On 17 June 2015, the Buildings Performance Institute Europe (BPIE) made available online 4 papers on Indoor Air Quality, Energy Performance Certificates, renovation strategies and fuel poverty. These were presented during the European Council for an Energy Efficient Economy (ECEEE) Summer Study conference held at the beginning of June.
On 4 June 2015, the Global Buildings Performance Network (GBPN) published a report entitled “Deep Building Renovation - International Policy Guidelines”. According to the report, savings in the existing building stock can only be achieved with the widespread adoption and implementation of effective policy packages.
On 2 December 2015, the Buildings Performance Institute Europe (BPIE) published a report entitled “Renovation in practice – Best practice examples of voluntary and mandatory initiatives across Europe”. This document analyses a variety of approaches and solutions available to tackle the renovation challenge in terms of scale, financing, addressing non-technical barriers, level of ambition or achievement of social objectives. in this regard, it includes 5 case studies which the authors believe could inspire and motivate policy-makers across Europe, and even globally. These include tackling fuel poverty, and streamlining public building renovation through Energy Performance Contracting.
In order to increase the amount of buildings which are renovated in a way which makes them more energy efficient, financing and investment needs to be made available. With this in mind, the “Investor Confidence Project Europe” (partially funded by Horizon 2020) aims to identify ways in which financing for the building renovation market can be unlocked.
On 25 March 2015, the Joint Research Centre of the European Commission published a report outlining the benefits which can be harnessed thanks to the energy renovation of existing buildings.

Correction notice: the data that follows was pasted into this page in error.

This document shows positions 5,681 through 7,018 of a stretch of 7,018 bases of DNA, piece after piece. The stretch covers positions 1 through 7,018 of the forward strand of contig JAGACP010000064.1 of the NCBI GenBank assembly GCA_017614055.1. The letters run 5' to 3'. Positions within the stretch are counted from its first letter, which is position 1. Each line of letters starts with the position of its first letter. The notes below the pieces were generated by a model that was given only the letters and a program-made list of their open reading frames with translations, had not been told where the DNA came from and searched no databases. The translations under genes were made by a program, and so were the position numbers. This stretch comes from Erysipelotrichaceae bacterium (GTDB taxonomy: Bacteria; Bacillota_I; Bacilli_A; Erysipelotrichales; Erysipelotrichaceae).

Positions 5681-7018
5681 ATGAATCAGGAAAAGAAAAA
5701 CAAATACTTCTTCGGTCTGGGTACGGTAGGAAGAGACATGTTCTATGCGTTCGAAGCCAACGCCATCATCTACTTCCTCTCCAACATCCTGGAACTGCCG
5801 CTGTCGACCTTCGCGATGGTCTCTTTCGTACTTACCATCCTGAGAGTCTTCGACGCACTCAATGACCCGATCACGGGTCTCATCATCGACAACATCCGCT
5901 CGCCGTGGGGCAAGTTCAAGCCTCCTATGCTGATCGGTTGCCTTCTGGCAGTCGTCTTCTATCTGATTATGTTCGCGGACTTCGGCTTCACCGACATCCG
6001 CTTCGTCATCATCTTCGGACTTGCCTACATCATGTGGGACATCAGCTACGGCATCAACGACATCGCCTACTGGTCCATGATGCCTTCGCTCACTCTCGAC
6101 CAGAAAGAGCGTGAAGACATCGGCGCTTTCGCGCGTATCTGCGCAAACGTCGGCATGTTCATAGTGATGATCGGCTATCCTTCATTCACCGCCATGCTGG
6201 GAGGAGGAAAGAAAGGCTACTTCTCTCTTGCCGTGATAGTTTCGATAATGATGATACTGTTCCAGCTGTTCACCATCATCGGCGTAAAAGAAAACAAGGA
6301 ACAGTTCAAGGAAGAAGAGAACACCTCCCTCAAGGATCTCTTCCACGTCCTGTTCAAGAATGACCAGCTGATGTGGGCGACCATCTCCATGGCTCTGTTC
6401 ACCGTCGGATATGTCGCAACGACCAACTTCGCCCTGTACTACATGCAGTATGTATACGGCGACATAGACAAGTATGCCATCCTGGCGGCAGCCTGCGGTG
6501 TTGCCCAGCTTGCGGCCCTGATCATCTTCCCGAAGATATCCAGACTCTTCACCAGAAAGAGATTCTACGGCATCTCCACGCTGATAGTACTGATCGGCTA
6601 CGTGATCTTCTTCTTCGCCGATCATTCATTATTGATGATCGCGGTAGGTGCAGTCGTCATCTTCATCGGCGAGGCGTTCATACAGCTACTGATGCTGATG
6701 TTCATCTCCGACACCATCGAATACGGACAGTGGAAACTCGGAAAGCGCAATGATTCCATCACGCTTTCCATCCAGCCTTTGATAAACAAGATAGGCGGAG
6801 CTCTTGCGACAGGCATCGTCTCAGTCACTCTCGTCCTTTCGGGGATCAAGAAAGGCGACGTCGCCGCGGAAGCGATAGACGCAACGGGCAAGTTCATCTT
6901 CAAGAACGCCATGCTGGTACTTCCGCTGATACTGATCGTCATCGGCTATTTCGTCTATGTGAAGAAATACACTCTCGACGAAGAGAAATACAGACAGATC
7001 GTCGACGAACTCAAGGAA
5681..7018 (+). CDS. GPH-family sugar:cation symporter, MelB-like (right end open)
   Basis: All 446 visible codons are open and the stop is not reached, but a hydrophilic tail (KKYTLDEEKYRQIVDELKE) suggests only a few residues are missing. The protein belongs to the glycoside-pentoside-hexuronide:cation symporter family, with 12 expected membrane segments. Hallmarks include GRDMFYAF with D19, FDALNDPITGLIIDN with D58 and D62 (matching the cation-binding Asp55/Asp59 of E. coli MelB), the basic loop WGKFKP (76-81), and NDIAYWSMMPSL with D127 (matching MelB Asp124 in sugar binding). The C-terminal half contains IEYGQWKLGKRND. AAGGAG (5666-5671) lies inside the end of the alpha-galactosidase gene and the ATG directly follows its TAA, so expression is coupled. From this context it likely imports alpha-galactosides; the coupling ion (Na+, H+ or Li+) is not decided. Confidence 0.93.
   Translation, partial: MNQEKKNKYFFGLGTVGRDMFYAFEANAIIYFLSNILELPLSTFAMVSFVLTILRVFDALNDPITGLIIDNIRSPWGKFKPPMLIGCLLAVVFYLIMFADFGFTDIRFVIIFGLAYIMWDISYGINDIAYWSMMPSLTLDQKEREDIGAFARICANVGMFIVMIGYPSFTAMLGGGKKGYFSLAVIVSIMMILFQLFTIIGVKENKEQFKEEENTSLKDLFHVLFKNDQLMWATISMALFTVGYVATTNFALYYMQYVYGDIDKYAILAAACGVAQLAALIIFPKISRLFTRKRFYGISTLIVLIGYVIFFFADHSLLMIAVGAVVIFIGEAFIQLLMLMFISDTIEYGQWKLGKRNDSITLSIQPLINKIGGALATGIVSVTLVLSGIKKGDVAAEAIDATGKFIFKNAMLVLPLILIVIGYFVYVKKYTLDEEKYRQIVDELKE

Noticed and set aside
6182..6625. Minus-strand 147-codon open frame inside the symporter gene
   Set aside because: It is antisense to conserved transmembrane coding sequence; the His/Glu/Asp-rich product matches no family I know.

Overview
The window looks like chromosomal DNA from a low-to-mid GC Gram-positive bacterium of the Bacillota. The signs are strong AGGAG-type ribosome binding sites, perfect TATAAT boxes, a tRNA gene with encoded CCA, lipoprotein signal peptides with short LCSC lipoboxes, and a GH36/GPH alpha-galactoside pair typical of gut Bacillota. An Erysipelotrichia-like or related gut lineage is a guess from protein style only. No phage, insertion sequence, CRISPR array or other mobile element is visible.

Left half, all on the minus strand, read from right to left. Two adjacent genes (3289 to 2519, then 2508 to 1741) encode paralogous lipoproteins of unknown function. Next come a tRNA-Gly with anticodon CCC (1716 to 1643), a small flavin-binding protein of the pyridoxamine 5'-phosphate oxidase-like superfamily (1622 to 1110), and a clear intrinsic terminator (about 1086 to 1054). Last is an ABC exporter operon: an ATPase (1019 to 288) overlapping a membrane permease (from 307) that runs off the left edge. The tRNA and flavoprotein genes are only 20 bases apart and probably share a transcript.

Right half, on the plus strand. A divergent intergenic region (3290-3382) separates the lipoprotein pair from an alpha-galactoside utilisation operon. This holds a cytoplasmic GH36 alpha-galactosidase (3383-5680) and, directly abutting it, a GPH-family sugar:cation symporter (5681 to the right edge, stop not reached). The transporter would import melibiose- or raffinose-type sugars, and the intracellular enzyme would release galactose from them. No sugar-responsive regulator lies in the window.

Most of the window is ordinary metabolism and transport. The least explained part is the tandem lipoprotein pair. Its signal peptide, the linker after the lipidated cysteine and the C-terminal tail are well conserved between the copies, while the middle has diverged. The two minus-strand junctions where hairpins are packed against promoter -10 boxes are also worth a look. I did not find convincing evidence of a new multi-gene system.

- Case Image:
- Key Facts:
- Country: Hungary
- Year of renovation work: 2007-2009
- Year of completion: 2009
- Total length: 333,6 m
- Width: 20,1m
- Rebuilds after the II World War: 1945; 1946
- Owner: Hungarian State
- Designer of renovation: FÖMTERV Co.
- Main contractors:
- Hídépítő Co.
- Hídtechnika Ltd.
- Közgép Co.
- Vegyépszer Co.
- Executor of concrete works: Monotop Ltd.
- Ready-mix producer: TBG Hungária Beton Ltd.
- Admixture supplier: Sika Hungária Ltd
The Liberty Bridge is in Budapest, over the Danube River. This bridge was the 3rd which has made contact between Buda and Pest, at the end of 19th century. On the bridge there are railways, roadways and two sidewalks. In the middle of bridge lay the tram rails, and outside are the roadways.
- Case Image:
Type: Appartments, Retail, Leisure
This iconic post-war housing development needed to be brought into the 21st century.
The concrete structural grid was structurally sound and was repaired and retained to create modern living spaces.
With the aim of encouraging ‘national renovation strategies’, Green Building Councils from across Europe have joined forces and set up BUILDUPON, an EU project partially funded by Horizon 2020. Its mission is to support governments, industry and civil society in delivering ‘national renovation strategies’ over the next 12 months.
Renovation is one of the ways in which we can make buildings across Europe more energy efficient. However, there are still many challenges and hurdles which need to be overcome. For example, the building sector is relatively fragmented which makes it difficult to identify and offer holistic solutions for deep renovation at an acceptable cost and quality.
New research by the Massachusetts Institute of Technology may have found a way of identifying which buildings offer the greatest potential when it comes to retrofitting for energy efficiency. Thanks to these finding it may be possible to indentify which retrofitting programs offer the highest return on investment and have the greatest impact on a city's overall greenhouse gas emissions.
The need to address the existing building stock is mainly driven by energy efficiency considerations. Buildings alone are responsible in Europe for 40% of energy consumption, which makes it the single biggest potential sector for energy savings. For this reason, both the Energy Performance of Buildings and the Energy Efficiency Directives set targets to buildings to achieve the 20-20-20 strategy, and the latter even sets a minimum amount of total floor area to be renovated yearly by central governments.